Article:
We also heard about Darren Kuropatwa’s use of blogs in his Math classroom.  At the start of the year each class starts out with a blank blog.  Each day one student is asked to put their notes on the blog and put the name of next note taker at bottom of the post.  The year starts out with the students just putting notes on the blog, but quickly becomes more interactive.  The students bring in outside resources; the note taker can mention in notes that they don’t get it and other students will fill in the gaps.

Students invest themselves in the experiences because it has value; it Inspires Personal Investment, another characteristic of the Native Information Experience.

During the unconference session I realised that most of my meaningful learning happens during conversations online as opposed to fact finding online.  We spend a lot of our time thinking about helping our students become better fact finders, but not much time thinking about the skills they need to become better at conversations.   I came across this blog post called Digital Literacies for Writing in Social Media that I thought had some good ideas for other skills/habits we should be considering.  I was also intrigued by something David Warlick said during the unconference session:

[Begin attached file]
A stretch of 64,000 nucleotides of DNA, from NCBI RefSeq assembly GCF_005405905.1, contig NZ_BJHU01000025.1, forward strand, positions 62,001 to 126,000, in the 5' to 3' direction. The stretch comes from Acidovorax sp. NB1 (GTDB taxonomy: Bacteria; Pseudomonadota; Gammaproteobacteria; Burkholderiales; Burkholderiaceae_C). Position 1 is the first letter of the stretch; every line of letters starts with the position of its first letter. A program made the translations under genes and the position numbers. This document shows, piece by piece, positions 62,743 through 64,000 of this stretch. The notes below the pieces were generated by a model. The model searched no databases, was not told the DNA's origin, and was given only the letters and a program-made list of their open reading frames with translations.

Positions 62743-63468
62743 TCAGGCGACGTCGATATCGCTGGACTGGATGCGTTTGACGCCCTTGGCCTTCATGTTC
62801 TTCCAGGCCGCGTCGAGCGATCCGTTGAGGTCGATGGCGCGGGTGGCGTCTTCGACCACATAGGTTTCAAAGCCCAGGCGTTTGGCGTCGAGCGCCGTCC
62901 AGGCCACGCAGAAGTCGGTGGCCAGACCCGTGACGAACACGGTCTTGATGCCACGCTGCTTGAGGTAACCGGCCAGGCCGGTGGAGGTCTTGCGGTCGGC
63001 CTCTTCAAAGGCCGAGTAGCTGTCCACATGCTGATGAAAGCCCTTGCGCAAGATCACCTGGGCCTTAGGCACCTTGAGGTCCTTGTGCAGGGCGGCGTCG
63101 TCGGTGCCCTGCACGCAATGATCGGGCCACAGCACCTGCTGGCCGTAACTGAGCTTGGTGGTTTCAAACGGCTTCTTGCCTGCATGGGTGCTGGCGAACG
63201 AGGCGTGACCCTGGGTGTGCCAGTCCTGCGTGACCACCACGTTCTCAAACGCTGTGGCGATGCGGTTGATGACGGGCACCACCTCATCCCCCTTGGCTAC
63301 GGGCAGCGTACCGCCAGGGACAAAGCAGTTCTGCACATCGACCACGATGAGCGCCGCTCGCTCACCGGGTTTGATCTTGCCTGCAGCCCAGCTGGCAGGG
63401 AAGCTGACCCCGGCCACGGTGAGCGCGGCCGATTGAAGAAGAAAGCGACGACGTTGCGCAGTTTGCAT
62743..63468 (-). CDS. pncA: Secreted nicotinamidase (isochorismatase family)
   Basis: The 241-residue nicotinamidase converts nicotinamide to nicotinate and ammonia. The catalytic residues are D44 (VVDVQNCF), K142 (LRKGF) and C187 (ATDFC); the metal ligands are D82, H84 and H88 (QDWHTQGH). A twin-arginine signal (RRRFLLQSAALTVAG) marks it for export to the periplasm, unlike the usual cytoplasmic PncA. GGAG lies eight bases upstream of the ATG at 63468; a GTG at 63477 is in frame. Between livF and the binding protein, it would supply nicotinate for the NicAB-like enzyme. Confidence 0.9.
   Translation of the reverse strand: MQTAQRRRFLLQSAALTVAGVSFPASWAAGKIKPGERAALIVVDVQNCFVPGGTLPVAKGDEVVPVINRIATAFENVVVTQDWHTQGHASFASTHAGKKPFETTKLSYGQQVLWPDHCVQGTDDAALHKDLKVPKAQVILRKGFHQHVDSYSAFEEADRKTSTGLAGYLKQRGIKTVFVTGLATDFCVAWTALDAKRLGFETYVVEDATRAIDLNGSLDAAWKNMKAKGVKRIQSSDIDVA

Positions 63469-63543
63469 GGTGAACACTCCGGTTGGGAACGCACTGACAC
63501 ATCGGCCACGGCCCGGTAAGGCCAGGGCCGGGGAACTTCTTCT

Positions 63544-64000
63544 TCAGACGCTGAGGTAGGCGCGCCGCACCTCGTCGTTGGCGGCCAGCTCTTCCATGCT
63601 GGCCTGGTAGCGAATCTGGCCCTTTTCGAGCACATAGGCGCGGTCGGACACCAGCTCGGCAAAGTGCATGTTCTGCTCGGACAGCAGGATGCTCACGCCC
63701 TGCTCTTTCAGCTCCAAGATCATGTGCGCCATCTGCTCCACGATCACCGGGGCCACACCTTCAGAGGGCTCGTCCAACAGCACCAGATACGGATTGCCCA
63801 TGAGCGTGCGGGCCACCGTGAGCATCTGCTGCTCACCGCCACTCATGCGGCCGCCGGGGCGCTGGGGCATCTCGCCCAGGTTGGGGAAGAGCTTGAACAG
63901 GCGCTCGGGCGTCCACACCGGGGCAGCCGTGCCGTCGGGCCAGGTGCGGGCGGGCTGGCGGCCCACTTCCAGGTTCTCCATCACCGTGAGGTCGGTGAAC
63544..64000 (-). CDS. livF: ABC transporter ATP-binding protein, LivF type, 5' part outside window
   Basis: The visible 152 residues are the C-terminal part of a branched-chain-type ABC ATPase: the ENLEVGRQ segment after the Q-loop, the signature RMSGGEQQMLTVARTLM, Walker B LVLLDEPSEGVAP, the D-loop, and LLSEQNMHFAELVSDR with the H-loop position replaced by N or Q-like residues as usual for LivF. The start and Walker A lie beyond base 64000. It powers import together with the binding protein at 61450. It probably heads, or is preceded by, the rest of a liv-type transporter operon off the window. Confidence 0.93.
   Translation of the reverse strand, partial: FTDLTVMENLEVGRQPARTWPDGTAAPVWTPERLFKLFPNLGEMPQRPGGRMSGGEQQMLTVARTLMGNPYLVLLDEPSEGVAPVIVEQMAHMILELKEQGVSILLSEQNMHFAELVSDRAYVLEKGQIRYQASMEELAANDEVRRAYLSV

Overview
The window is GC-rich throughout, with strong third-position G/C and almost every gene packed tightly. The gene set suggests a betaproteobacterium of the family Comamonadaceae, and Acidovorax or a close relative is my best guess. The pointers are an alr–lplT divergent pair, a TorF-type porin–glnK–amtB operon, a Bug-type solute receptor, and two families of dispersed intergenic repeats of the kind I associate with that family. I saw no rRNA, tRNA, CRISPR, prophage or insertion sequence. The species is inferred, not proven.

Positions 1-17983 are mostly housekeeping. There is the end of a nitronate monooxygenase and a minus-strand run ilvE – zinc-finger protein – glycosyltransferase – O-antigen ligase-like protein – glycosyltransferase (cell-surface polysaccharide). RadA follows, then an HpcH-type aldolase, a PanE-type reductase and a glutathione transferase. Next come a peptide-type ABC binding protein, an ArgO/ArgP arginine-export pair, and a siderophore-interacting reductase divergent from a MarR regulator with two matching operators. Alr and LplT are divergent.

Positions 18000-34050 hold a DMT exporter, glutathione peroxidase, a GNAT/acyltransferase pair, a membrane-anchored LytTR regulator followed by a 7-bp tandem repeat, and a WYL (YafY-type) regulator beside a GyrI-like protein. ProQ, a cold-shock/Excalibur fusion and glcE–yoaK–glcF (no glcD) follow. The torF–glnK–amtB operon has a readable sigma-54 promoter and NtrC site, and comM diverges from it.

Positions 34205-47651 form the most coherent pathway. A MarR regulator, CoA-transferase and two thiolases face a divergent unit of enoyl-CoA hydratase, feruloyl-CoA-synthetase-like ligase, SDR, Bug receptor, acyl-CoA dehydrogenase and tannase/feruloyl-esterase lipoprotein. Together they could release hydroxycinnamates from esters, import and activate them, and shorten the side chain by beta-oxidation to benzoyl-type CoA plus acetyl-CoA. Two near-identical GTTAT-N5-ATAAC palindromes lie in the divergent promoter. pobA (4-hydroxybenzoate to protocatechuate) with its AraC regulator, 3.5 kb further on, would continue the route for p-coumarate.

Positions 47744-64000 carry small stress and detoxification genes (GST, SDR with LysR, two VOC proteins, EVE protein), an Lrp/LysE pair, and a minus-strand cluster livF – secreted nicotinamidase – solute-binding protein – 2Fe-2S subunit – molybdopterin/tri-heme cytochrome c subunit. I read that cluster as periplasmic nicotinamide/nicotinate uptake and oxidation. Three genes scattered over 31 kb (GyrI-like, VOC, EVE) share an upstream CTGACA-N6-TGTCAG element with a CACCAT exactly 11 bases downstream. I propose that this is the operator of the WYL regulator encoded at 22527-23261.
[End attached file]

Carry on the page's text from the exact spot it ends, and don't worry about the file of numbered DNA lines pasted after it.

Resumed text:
Teaching the new literacy skills is ‘easy’, but getting students to use these new skills habitually is hard.

So, I’m wondering how to get students to engage in learning conversations because they want to, not just because I am making them.

Finally, in children’s ‘Native  Information Experiences they succeed by getting it wrong.  As a result David Warlick suggested that in their Native Information Experience learning is Guided by Carefully Made Mistakes.

He asked the interesting questions “Can we be playful enough to give ourselves permission to get it wrong?” and “Can formal learning be more playful?”  He demonstrated a cool new search tool called Doodlebuzz that as far as I could tell had no practical application but was very cool and a good example of something that existed to satisfy our need to play.  The question he left us with was:

Might we allow some “distraction”.  Can we harness “distraction” for learning?